What makes an object worth collecting? Curiosity is an important aspect of collecting. With the spread of colonies, there was an affinity to discover the unknown, or rather, the different. The nineteenth century paved the way for many sponsored expeditions, looking for curios. Found object; vases, pots and pans, tools of everyday use, gained an importance, as curios. Nature has captivated the human cognizance since man first acquired tools, it would only be natural for the curiosity to extend to the subject of new flora and fauna. By means of collecting it is possible to establish a personal identity or characterize the other and often identifying this other as a conquest. This idea of conquest can be analyzed in the manner in which collection is presented, making presenting as important an aspect as the collection itself.
Presentation of a collection in a public forum goes beyond presenting taste, it also becomes a tool to showcase the ‘new’. Any exhibition must have a sense of completeness or at the very least abundance. The nature of the presentation is often not a permanent feature. Initially the Cabinets of Curiosities, which was an established typology, sufficed. However, with growing knowledge came a better understanding of habitat. This knowledge also encourages a shift in the collection itself. With understanding what to reveal, and the quantity to be exhibited the artifacts, a new question emerges. What would be the best way to display the constant influx of new arrivals? Establishing a typology of collecting ultimately leads to the displaying of these artifacts, as we view them now.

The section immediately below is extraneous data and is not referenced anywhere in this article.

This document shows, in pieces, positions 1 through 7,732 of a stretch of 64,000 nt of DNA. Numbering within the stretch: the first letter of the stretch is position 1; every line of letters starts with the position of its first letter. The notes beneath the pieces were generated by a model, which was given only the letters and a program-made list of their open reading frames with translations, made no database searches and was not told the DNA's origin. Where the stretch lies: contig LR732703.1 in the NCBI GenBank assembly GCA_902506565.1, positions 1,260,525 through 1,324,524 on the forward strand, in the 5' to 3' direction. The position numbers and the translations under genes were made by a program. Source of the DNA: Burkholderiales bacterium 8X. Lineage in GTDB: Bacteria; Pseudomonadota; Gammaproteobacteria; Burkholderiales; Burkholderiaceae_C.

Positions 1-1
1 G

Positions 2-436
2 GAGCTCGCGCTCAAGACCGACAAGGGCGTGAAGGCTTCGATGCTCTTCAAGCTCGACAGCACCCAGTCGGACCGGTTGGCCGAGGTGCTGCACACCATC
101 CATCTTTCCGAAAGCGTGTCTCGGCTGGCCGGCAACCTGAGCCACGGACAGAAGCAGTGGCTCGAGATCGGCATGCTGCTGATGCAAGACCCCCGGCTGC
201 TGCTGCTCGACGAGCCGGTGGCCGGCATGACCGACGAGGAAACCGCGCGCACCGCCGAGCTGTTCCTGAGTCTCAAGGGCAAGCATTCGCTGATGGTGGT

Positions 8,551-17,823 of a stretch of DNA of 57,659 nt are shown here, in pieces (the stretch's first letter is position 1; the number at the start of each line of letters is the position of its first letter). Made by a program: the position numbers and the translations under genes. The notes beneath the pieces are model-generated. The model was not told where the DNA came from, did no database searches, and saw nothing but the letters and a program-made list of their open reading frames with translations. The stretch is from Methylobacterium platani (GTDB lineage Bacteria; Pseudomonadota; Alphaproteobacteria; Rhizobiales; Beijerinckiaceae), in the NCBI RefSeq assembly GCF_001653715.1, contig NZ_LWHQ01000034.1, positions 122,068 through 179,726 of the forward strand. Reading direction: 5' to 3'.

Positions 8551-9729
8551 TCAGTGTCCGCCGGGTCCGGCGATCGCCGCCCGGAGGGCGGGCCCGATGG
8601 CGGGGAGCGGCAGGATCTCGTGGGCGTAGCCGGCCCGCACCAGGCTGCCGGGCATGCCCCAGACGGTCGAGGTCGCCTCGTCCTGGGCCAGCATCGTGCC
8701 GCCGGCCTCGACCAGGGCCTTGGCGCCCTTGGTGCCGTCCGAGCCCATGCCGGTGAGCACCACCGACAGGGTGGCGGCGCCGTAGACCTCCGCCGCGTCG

Is a presentation of a collection that different from a display of a collection? Once you display an artifact, it can no longer be part of a collection. The display now projects on the object, a different set of characteristics. The Cabinet of Curiosities was a congregation objects, from different, not necessarily connected sources. But by placed on display, the artifacts gain an identity outside the collector. However, this identity is a façade, one which is carefully crafted. While the public animal fights in the menageries were staged, they still lacked the show of a display. Every habitat, provided for the animals is done so in a manner to mislead both the viewer and the displayed animal. The viewer is meant to accept that what being presented is natural, not just in terms of the environment but behaviour as well.
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